PR 03120.290 Philippines
A. PR 82-001 John M~, Wage Earner, ~ Elena M~ Surviving Divorced Wife
DATE: November, 1982
Under the laws of the Philippines in effect in 1933, a marriage between a male sixteen years or older and a female fourteen years or older, was valid. Parental consent was necessary if the male was less than twenty and the female less than eighteen, respectively. However, lack of parental consent does not invalidate the marriage.
Your memorandum asked for an opinion as to whether underage marriages in the Philippines are valid, void or voidable.
The facts as presented to us, indicate that a ceremonial marriage was performed by a United States Army chaplain on July 14, 1933, in the Philippines. The bride, Elena M~, now claiming social security benefits as a surviving divorced spouse, alleged, at the time, that she was 18 years 2 months of age. She gave her date of birth as May 1915. Her date of birth has been established as September 16, 1915; therefore, she was only 17 years 10 months of age when married. The husband, John M~, obtained a divorce in Japan on February 18, 1959. He died September 21, 1971. The claimant either does not know or does not acknowledge that there was a divorce.
The Library of Congress has provided us with a translation of the pertinent provisions of the law of the Philippines.
The basic law governing marriage in the Philippines on July 14, 1933, was the Marriage Law, Act. No. 3613 of December 4, 1929, which went into effect on June 4, 1930. Under the provisions of this Act, the essential requirements of a valid marriage were capacity to marry, consent, and formalities in the celebration. Under capacity to marry, the age of consent for marriage is set out in Section 2 which provides:
"Any male of the age of sixteen years or upwards, and any female of the age of fourteen years or upwards, not included in any of the exceptions mentioned in sections twenty-eight and twenty-nine of this Act, may contract marriage. [Sections twenty-eight and twenty-nine cover incestuous marriages and illegal marriages respectively.]"
APR-22-1999 11:51 SSA-MOS RSI-SSI CHI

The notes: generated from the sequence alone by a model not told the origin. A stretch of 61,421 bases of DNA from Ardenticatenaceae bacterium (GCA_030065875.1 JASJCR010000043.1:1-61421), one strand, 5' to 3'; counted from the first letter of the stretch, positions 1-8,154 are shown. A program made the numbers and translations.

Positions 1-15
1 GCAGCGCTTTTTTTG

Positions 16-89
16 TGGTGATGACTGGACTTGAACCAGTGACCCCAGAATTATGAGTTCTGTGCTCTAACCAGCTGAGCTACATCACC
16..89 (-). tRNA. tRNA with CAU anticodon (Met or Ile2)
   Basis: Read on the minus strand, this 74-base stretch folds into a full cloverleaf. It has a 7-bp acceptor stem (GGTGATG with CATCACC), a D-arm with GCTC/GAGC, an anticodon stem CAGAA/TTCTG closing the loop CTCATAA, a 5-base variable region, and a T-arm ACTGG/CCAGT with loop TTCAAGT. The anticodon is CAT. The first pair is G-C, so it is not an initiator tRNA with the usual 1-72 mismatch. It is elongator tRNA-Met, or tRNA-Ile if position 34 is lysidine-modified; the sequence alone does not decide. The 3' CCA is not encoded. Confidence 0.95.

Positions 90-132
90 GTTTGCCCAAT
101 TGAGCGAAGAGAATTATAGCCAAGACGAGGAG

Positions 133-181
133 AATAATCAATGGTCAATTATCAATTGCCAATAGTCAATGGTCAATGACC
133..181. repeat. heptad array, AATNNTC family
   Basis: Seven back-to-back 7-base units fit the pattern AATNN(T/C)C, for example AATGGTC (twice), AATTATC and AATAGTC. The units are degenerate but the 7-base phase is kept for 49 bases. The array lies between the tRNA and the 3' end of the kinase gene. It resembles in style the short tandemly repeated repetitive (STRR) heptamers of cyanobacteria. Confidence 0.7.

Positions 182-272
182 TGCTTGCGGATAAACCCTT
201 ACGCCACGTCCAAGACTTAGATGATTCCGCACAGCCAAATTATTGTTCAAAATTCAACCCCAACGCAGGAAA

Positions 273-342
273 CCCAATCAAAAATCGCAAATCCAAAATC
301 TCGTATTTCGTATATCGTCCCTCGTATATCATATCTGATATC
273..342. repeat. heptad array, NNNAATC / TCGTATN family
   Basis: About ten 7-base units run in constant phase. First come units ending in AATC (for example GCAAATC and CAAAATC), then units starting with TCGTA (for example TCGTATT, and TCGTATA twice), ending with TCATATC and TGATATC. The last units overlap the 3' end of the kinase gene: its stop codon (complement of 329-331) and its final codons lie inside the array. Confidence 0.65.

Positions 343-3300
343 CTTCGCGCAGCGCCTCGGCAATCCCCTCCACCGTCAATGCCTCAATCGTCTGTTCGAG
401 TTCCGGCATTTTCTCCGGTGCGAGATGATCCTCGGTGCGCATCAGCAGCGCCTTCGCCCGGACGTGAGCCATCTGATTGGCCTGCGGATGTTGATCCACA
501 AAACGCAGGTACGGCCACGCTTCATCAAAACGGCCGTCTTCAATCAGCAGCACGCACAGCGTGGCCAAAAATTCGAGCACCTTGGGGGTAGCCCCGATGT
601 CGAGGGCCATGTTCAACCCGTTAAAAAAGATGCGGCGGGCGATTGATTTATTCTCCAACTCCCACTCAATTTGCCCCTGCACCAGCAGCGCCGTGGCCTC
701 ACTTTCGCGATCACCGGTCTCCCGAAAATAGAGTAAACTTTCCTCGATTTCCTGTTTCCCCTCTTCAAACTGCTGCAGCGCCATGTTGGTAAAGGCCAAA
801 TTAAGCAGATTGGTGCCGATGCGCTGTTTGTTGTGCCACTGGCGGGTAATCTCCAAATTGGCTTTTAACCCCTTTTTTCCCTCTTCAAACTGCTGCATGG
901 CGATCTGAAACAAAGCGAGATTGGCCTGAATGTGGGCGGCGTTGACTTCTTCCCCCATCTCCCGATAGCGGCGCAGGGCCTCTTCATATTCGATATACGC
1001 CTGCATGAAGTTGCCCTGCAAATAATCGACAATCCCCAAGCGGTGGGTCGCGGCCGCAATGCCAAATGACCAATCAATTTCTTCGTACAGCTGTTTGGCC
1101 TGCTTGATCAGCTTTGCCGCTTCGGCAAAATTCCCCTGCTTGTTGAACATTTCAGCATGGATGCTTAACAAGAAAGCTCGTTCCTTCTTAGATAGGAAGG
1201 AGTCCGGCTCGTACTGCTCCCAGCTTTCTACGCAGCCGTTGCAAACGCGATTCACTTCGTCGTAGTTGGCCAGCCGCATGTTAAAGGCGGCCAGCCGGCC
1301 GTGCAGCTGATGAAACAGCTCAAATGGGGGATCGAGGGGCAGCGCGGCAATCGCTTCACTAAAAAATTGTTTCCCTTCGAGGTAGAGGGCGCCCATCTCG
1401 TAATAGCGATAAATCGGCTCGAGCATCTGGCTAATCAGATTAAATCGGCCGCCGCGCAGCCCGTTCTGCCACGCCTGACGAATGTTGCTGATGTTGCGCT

However, section 9, provides:
"In case the contracting parties or either of them, being single, are less than twenty years of age as regards the male and less than eighteen years as regards the female, they shall in addition to the requirements of the preceding sections, exhibit to the municipal secretary or to the clerk of the Municipal Court of the City of Manila as the case may be, the consent to their marriage of their father, mother, or guardian, or person having legal charge of them, in the order mentioned."
"However, if the male and the female are sixteen and fourteen years, respectively but below twenty and eighteen years respectively, the marriage even without parental consent is valid but the contracting parties are liable for violation of the marriage law." (Gamboa, An Introduction to Philippine Law III (4th ed. 1939)).
Thus, the marriage of Elena and John M~ on July 14, 1933 appears to have been valid in the Philippines at the time it was contracted, but Elena was in violation of the marriage laws by marrying at less than 18 years of age and without the consent of her parents. The effect of such violation is unclear. However, it does not appear to invalidate the marriage.
You also ask whether Elena meets the requirements for divorced widow (sic, surviving divorced wife's) benefits. The term "surviving divorce wife" is defined in section 216(d)[2) of the Social Security Act (the Act).
The requirements for surviving divorced widows benefits are found in 20 C.F.R. 404.336.
This office does not adjudicate claims. However, the claimant herein appears to meet the requirements for surviving divorced wife's benefits. She was invalidly married to the insured wage earner under the laws of the Philippines in effect at the time of the marriage. The marriage lasted at least 10 years - from July ]4, 1933 to February 18, 1959. She is 65 years old; her date of birth being established by SSA as September 16, 1915. There is no evidence in file of her being entitled to an old-age benefit which is equal to or larger than the insured individual's primary insurance amount. Additionally, there is no evidence that she is married.